posted on Aug, 22 2010 @ 02:04 PM
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I don't think anybody suggested this yet, but do you have any audio recordings of your mother? Perhaps that would help. Even if not, it would still be nice to listen to.



posted on Aug, 22 2010 @ 02:34 PM
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I think there might be truth in the assertion that those musically inclined have a better retention of sound memories. And I say that simply because I'm not musical at all, well, I've certainly never played an instrument without a gun to my head.

When I said Mum died a few years, well, it was over 20 yrs ago when I was a kid. Dad never owned a video camera (too expensive) and for whatever reason didn't think it necessary to record Mum's voice, they were little older than kids themselves when they had me. Money was tight & they had to prioritise, sound recordings just didn't come into it.

I wish I could remember sounds like some of you folks, maybe I am trying too hard. Have hit a bit of a bump on life's long winding road, work pressures and personal problems have been piling up, my head feels like it's about to burst ... and I miss Mum terribly right now.


Nvrm, am sure I'll hear her again sometime, it's a bloody long wait though.



posted on Aug, 22 2010 @ 02:47 PM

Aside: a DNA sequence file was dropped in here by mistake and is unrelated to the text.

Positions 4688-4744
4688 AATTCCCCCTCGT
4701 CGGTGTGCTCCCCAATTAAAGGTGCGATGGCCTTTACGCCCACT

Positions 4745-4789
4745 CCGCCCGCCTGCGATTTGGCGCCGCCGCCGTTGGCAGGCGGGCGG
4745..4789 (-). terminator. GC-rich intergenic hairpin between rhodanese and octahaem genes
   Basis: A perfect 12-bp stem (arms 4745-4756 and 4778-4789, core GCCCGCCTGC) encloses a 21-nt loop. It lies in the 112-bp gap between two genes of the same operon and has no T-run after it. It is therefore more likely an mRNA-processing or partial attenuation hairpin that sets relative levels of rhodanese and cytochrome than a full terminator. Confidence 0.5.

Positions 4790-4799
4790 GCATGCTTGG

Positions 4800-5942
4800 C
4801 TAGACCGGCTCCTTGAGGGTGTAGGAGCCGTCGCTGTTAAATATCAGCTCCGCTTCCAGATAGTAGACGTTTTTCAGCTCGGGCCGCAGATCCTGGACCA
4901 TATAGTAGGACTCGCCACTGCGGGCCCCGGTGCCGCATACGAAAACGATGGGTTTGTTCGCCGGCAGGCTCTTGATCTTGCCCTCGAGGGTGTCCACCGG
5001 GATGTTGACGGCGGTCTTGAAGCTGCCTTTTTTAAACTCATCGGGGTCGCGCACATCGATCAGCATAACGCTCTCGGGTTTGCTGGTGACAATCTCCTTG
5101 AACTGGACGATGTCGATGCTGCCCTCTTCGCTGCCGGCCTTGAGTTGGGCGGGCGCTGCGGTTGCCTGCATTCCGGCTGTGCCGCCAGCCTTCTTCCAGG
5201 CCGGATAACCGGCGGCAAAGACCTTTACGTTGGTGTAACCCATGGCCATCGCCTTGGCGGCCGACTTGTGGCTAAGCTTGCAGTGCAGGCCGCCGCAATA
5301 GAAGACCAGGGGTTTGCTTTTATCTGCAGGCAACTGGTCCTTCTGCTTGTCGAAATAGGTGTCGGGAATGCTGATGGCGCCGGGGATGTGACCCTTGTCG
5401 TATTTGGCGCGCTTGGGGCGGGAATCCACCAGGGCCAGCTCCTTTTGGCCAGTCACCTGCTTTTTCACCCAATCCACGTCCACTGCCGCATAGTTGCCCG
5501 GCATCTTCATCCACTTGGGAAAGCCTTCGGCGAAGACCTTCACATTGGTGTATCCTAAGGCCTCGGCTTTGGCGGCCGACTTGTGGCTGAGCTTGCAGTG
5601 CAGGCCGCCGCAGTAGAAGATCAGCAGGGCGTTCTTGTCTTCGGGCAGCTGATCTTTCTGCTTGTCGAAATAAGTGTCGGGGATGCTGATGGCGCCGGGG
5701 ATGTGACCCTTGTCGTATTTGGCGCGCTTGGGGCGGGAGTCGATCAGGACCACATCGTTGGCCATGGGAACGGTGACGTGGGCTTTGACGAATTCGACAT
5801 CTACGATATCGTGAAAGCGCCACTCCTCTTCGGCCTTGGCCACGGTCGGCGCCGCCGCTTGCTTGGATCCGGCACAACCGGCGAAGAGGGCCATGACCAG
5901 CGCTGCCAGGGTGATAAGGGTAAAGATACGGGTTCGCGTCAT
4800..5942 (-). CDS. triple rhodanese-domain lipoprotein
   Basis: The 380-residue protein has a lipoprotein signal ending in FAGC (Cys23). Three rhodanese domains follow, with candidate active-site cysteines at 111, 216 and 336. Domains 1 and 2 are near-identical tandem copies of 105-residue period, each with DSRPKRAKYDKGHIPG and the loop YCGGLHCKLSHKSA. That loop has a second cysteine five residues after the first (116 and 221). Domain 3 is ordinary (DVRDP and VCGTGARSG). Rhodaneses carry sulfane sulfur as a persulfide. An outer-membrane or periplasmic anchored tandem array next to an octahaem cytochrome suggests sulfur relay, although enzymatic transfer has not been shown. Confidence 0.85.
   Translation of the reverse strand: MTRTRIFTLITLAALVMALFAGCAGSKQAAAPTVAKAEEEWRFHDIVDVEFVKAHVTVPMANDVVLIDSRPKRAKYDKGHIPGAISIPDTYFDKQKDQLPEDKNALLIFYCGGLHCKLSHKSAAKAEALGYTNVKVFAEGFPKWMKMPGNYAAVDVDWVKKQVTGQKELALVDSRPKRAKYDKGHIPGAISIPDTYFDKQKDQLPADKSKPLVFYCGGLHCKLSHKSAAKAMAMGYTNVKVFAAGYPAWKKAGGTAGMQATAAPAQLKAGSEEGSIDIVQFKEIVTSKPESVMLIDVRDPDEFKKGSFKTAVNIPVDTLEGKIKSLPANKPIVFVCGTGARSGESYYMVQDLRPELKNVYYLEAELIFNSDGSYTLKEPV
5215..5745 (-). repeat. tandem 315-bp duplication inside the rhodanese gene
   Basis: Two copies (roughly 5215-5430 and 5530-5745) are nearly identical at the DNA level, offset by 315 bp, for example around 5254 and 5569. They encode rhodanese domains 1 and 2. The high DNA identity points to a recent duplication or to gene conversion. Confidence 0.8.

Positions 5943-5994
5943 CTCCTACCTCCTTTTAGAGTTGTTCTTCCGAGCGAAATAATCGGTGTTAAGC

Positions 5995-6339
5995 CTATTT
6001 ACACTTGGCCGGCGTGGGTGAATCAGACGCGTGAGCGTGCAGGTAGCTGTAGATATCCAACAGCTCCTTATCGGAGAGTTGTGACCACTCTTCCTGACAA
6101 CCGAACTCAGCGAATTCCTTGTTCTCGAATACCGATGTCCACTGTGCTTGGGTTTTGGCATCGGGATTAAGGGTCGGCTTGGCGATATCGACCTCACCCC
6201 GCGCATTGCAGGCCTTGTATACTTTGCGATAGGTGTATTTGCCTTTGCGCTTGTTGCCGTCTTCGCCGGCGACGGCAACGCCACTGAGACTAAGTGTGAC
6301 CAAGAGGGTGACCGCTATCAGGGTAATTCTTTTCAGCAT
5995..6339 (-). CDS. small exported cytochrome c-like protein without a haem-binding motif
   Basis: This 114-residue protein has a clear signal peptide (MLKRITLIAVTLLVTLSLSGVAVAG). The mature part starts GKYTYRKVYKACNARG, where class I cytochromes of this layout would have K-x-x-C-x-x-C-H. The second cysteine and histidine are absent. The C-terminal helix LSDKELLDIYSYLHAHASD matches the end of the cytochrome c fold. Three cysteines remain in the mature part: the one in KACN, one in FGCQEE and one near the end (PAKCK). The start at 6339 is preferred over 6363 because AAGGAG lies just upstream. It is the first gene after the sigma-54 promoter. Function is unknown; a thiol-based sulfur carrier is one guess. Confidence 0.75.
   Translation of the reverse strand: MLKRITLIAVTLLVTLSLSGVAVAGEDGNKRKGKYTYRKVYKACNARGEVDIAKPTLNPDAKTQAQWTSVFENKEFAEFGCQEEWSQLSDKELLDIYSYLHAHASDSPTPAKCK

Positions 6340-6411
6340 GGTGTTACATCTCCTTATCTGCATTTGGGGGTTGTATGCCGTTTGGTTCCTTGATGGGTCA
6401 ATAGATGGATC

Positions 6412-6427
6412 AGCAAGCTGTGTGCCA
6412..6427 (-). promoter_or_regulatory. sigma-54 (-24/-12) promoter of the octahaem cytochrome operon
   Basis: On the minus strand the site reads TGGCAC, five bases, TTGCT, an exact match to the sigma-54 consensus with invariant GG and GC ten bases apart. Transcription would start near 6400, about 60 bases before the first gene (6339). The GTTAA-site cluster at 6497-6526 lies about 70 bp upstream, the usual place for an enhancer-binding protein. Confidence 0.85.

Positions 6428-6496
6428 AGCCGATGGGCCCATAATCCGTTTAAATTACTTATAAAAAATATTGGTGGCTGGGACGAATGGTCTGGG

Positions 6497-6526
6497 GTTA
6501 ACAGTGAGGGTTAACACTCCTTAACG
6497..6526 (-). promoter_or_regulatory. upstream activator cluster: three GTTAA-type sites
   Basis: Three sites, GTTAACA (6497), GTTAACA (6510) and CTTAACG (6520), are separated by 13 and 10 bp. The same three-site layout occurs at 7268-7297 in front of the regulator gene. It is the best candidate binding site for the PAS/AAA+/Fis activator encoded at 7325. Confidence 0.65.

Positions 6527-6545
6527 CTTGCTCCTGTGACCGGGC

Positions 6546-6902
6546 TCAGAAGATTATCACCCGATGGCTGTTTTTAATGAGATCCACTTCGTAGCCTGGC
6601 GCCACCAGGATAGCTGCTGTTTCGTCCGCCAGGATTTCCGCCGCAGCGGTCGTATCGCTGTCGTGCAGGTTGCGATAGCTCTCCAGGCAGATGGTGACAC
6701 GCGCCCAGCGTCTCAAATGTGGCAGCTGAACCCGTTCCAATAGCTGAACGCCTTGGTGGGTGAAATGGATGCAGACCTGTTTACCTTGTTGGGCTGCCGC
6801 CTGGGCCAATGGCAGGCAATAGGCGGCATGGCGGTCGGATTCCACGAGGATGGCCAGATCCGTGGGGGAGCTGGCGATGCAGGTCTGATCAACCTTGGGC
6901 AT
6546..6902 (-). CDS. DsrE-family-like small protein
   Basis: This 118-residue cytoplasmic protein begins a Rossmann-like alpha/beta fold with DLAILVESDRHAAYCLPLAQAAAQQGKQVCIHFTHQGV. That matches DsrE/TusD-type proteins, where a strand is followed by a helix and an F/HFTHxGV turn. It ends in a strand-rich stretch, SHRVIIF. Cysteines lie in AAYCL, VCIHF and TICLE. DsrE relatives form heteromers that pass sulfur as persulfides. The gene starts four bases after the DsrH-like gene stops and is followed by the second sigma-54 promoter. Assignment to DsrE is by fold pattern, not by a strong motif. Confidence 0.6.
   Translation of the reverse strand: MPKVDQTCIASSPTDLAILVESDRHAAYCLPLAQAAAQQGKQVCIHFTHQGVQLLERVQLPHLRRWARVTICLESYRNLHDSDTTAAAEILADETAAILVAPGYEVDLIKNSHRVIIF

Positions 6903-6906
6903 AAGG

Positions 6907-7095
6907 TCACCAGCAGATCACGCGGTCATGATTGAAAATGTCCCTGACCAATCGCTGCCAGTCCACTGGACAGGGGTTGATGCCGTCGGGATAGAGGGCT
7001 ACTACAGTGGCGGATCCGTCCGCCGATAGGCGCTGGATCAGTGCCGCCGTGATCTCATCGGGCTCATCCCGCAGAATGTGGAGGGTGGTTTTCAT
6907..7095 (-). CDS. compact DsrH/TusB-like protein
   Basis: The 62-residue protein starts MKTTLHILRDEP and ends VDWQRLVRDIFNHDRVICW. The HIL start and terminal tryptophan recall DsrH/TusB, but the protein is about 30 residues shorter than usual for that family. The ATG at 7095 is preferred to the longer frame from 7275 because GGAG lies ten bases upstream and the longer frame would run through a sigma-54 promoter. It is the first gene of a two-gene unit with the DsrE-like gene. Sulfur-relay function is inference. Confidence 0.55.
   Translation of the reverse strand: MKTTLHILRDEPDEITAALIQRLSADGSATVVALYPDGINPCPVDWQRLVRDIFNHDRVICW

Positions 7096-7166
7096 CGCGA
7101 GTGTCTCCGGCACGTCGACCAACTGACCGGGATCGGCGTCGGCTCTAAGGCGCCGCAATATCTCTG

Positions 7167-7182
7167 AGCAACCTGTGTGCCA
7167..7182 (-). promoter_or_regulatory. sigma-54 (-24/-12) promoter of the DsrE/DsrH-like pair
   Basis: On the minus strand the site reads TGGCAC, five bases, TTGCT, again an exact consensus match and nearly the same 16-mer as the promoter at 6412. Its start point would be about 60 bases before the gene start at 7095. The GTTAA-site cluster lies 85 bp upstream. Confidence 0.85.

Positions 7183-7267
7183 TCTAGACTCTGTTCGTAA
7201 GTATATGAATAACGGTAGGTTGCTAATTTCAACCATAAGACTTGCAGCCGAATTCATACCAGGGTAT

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Hey lbd, sorry for your loss and sadness in this situation. But know this, you have spurred me to start recording/filming times with my folks, so that I at least have memories to reference and cherish forever.
Interesting thread and thanks for sharing your personal experience.

Peace



posted on Aug, 22 2010 @ 02:55 PM
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reply to post by LeBombDiggity
 


I understand a little more now, LBD. If it's been over 20 years, and I assume you were quite young when you last heard her voice, that would make it very difficult indeed to recall the sound.

Just wondering out loud if a trained hypnotist could help? Your memories are still in there somewhere, you just need help in accessing them.

Either way your story is sad; I hope things improve for you soon!



posted on Aug, 22 2010 @ 03:46 PM
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Originally posted by LeBombDiggity
My Mum died a few years ago. She was the best Mum ever, a saint, but I guess everyone says that about theirs too


But I can't remember her voice and I'm finding that really upsetting. I sometimes see women who look like her, sets my heart a fluttering for a fraction of a second when I see them ... I see Mum in her cousin (they look so alike) ... so I obviously remember what she looks like, heck I've got albums full of pictures of her entire life so I'm hardly likely to forget.

But it's this loss of sound memories which I find so grievous.



Most people process visually, and therefor visual memory is paramount. Due to an issue with my sight during my teen years, my brain works more clearly with sounds. I remember voices WAY better than faces. I can remember intricacies of sounds in spectrum. Yet, I've had problems with facial recognition and other visual memory. I have trained myself to be better with visual memory now with some effort. So, I don't think it's beyond developing your auditory cortex if you want to put in the effort. I'm now a photographer and visual artist after being a musician for years.

You won't be able to get back any lost memories, but you can train yourself to remember sounds if you want to.